Montagyards, or Yards as we often called them, were the tribal people that populated the Central Highlands of Vietnam in II Corp. The Special Forces built a camp on this hill above their village and outfitted, armed and trained them to defend their village. In return the Montagyards would go along with the Green Berets on reconnaissance missions, such as the current one, and help defend the Special Forces camp. With half their number being out on extended patrol, these men felt shorthanded; they warmly received us and immediately indoctrinated us in camp defense procedures. We were briefed on the operation of the mortar pits, the 50 caliber machine guns’ positions and all sorts of WWII era arms which they issued to the Montagyards.
It was a real thrill to shoot the 50 cals, BARs, and the 45 caliber burp guns that I had only seen in war movies. However, the thrill was quickly replaced by reality. These guys were not doing this to entertain us. They fully intended us to help them defend the camp against attack which they advised was highly likely since the North Vietnamese scouts were sure to recognize that a large contingent of the camp defense forces were absent. At this point I began to do a risk assessment, questioning whether the adventure of volunteering for the Mobility Team missions to escape the boring routine at Danang added enough value to outweigh the potential cost. (I wish I had known Nick, my financial adviser, back then. He could have advised me.)
We contacted ALCE on the camp radio and advised them that there was no Army unit to resupply. ALCE advised us that they would arrange for a C-130 to pick us up and to stand by for an ETA. A couple of nights later we were still standing by for a ride back to Danang when at about 0200 Hours the camp alarm went off. We all went to our assigned defense positions. Mine was a mortar pit. I had a radio for receiving firing coordinates. There were colored sticks with numbers lining the inside walls of the pit. A Montagyard was with me in the pit to operate the mortar. I was to receive coordinates from the command bunker and point to the right stick and number on the stick so that the Montagyard could calibrate the mortar correctly for direction and elevation. After firing several mortar rounds and burning up several hundred rounds of 50 cal, the command bunker called for a cease fire. When everything quieted down, the command bunker advised that it was a false alarm. A water buffalo had wandered from the village into the trip wires along the perimeter of the camp. As I returned to my sleeping bag, I was very thankful that the only casualty of this fire fight was one dead water buffalo.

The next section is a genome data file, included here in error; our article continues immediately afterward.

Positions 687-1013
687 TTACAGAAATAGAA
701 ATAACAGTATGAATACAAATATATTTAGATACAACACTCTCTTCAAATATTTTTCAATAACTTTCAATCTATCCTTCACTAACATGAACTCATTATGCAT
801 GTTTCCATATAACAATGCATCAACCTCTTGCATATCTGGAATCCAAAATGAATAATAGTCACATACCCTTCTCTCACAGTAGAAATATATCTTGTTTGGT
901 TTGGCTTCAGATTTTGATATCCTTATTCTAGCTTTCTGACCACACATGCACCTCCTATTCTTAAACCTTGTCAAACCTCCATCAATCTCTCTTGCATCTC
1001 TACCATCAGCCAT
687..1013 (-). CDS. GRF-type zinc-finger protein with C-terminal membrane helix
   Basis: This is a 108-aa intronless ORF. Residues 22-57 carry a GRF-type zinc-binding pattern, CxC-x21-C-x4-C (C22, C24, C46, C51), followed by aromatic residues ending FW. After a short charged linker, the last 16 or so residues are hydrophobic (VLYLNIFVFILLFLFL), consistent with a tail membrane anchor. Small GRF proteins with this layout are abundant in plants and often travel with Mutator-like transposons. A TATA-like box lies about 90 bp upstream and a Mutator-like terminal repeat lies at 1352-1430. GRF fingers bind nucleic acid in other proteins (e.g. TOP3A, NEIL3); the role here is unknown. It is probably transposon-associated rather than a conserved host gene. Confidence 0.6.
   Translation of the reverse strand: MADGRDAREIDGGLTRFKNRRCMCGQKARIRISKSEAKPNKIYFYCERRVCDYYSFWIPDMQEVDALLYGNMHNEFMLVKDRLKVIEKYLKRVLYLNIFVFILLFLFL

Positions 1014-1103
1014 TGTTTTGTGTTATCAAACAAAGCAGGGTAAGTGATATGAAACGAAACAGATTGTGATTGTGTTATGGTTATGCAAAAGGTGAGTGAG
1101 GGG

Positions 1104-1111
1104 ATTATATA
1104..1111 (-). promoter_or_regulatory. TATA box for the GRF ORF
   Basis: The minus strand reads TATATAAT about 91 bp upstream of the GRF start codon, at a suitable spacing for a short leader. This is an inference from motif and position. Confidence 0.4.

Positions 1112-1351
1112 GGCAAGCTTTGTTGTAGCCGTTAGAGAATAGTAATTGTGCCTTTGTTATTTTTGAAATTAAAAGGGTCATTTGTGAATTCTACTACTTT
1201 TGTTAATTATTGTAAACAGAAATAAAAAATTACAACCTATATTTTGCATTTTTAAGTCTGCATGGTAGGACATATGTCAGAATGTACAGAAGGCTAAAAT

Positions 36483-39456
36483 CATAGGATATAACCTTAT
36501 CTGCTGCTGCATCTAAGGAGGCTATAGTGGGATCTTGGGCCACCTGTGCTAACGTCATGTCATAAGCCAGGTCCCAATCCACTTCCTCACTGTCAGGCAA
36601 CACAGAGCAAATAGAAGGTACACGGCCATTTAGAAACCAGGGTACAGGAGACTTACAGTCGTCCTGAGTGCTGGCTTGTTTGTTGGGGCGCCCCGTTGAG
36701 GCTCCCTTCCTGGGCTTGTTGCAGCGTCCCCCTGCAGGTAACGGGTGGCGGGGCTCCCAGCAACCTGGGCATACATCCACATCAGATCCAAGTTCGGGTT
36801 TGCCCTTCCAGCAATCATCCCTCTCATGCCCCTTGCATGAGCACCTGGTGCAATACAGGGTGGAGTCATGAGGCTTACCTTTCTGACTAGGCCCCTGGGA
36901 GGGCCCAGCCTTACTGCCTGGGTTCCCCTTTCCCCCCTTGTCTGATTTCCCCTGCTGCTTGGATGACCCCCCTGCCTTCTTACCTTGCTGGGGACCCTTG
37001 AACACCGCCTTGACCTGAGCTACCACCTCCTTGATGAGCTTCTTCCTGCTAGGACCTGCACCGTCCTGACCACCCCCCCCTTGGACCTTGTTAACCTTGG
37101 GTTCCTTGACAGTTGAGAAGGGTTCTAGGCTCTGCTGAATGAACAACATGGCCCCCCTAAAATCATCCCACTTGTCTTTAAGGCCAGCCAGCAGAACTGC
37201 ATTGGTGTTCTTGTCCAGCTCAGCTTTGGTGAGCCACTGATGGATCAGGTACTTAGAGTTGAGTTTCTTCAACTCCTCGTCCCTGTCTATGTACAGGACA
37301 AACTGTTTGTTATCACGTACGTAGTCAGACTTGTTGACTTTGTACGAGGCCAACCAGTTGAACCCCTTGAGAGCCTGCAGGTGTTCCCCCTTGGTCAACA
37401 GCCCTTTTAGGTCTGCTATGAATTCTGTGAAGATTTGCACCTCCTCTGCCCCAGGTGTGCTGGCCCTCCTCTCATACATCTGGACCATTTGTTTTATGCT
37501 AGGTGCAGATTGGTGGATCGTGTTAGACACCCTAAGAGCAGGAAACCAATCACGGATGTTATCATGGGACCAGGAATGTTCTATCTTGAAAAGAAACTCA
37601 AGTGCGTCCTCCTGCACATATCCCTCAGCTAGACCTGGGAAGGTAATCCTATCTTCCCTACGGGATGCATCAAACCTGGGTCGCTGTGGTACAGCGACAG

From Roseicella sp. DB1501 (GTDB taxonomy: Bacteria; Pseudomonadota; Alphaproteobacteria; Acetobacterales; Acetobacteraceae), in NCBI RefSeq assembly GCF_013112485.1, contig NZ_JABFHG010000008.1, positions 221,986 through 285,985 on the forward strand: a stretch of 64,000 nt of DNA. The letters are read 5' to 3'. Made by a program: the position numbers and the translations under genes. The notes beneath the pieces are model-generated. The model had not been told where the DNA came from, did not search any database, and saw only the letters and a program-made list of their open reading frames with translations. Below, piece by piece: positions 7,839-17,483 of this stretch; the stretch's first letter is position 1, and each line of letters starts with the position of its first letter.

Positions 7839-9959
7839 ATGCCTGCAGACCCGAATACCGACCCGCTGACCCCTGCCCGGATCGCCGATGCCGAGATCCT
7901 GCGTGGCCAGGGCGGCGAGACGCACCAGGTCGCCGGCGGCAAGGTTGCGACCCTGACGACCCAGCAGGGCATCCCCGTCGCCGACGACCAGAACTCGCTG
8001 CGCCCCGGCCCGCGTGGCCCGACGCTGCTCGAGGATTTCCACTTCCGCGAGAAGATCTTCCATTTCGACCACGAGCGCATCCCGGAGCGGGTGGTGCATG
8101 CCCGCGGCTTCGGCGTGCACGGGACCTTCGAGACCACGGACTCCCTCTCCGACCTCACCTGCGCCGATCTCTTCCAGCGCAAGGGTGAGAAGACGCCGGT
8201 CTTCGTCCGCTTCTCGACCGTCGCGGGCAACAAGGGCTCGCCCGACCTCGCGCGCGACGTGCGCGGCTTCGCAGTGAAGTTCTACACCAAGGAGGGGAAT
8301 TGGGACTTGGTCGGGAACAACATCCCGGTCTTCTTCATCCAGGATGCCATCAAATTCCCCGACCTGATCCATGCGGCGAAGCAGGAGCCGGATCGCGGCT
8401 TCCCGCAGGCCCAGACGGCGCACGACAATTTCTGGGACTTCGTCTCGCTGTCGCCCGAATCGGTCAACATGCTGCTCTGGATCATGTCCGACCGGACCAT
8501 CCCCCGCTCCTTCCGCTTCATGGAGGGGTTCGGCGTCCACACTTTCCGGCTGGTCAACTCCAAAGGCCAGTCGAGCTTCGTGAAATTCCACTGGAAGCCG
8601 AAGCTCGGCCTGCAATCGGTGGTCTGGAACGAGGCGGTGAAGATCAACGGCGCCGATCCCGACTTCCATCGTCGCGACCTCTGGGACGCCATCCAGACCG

The next morning the patrol of Green Berets and Montagyards that had been monitoring Highway 1 returned. On that same afternoon the camp was visited by a contingency of the Montagyard village including the village chief.
They were very upset and were demanding the return of a missing goat that had been discovered tied and staked in one of the camp’s mortar pits. It appears that one of the Green Berets was planning on preparing the goat for a welcome back feast for their comrades who had been out on patrol. The captain partially restored the peace by restoring the goat to the rightful owner. The chief, however, felt that further compensation in the way of automatic weapons was in order. The captain finally settled the negotiations by giving the chief several bags of rice, some tiger fatigues and a few machetes.
With the dispute settled all was well again, and the chief invited us all to his hooch for rice wine. Their village reminded me of pictures I had seen of similar African communities. The Yards lived in thatched huts elevated about twenty feet off the ground. I assumed this was to protect them as they slept from the tigers that roamed the jungle at night. The women were all bare chested as typical of any primitive native group, and toddlers ran naked around them. The men and women all wore bone and metal necklaces and bracelets. The number of adornments each one wore indicated their social status in the tribe. We all sat in a circle with legs crossed in the chief’s hut and some women placed before us on the floor a large earthen jar with bamboo and rice leaves floating in a vile looking liquid. There was a single bamboo straw poking out of the top of the jar. The Green Berets had briefed us that the Yards were a very proud people and told us that the ritual that we were about to participate in was a show of honor for their guests.